Flag flap a flop

The Reform Party came to Ottawa vowing to be different. It pledged to stay above the petty politics that often made an unruly kindergarten class look well-behaved compared to the House of Commons, and promised to refrain from the tired rhetoric and staged antics practised by the other parties.
But, in fact, Reform proved it is no different than any of the others by its disgraceful performance during the great flag flap, a ridiculous debate that has been raging around Parliament Hill since Bloc Quebecois MP Suzanne Tremblay moaned that there were too many Canadian flags at the Winter Olympics in Nagano last month.
Yes, the Bloc sparked this whole thing with Ms. Tremblay’s idiotic ramblings. But rather than let the whole thing drop right there and then, like it should have been, Reform MPs decided this was just too good an opportunity to stick it to the Bloc–and the governing Liberals–to pass up, and quickly engaged in antics that ranged from the silly to the downright embarrassing.
Of course, Reform leader Preston Manning predictably turned yesterday’s defeat of an Opposition motion on the right to display Canadian flags in the House of Commons into a vote against patriotism, saying, “This was the day to stand up and be counted for the Canadian flag.”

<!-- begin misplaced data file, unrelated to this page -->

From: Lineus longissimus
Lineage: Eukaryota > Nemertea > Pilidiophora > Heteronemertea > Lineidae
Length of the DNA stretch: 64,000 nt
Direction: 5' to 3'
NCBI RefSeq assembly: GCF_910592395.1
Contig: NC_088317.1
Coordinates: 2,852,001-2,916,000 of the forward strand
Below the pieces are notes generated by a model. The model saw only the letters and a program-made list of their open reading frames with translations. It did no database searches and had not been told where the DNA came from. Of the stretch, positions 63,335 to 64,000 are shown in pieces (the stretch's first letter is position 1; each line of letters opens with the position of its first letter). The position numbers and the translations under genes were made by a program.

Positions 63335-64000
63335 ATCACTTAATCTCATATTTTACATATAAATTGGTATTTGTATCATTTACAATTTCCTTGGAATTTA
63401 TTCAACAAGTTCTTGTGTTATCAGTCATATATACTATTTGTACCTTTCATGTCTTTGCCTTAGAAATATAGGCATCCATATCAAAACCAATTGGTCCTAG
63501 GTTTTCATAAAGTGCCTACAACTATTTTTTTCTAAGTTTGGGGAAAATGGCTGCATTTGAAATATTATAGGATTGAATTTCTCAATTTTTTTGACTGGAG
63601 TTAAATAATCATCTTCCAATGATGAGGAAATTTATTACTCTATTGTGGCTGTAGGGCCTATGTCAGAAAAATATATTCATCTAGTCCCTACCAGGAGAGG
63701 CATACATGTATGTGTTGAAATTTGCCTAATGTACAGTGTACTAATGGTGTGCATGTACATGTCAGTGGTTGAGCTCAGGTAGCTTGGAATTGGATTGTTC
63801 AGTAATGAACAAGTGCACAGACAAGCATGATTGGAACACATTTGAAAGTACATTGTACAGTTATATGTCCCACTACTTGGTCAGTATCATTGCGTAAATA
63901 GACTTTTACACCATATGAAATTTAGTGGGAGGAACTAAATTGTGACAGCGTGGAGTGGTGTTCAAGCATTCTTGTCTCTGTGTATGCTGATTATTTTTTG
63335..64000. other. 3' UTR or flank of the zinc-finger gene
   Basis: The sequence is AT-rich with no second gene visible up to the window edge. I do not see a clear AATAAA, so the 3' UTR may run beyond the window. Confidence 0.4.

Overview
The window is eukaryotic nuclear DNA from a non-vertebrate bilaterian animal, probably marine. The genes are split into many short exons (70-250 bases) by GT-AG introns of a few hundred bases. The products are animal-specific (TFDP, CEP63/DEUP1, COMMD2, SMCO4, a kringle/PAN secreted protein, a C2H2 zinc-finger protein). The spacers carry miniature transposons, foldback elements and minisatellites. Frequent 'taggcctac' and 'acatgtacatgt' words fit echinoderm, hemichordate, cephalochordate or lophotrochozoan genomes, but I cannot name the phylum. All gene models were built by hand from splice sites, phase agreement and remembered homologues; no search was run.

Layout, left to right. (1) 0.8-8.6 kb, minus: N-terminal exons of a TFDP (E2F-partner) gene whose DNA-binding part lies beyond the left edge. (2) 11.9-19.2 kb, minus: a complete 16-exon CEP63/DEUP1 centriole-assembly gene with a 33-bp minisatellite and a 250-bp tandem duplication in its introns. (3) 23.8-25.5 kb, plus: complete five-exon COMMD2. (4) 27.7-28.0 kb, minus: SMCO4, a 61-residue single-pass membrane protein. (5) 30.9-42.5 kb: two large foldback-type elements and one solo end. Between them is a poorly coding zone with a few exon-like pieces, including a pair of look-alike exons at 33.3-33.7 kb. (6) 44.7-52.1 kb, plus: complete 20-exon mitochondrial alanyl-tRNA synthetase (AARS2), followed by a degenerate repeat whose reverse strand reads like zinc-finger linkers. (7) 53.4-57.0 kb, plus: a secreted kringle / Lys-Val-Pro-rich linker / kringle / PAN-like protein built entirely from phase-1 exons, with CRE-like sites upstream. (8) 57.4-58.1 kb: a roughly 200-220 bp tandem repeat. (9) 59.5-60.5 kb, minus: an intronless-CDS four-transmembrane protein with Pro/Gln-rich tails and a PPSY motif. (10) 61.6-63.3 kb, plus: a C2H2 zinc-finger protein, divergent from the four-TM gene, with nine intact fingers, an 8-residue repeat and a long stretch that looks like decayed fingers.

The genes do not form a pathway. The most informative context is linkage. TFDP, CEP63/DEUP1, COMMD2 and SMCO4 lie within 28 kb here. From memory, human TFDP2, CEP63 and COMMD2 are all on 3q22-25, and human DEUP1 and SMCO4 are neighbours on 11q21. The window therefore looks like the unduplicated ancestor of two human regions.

“[Those] MPs will now have to explain to their constituents why they voted against displaying the Canadian flag in the House of Commons,” he continued. “If they won’t stand on guard for the Canadian flag in the House of Commons, how can they possibly be trusted to stand on guard for the Canadian national interest on larger and more substantive matters.”
Oh, please.
Mr. Manning knew very well that the party’s carefully-scripted motion would be defeated, just as he knew very well that the issue at stake was parliamentary decorum not patriotism. But all that went out the window in his eagerness to portray the Liberal, NDP, and Tory MPs who voted with the Bloc against the motion as enemies of the country who must be tossed out of office in the next election (if not executed for treason).
Reform may have wrapped itself in the flag this past week. But in the end, the party that boasts to be different really only let its true colours shine through. And it wasn’t a pretty sight.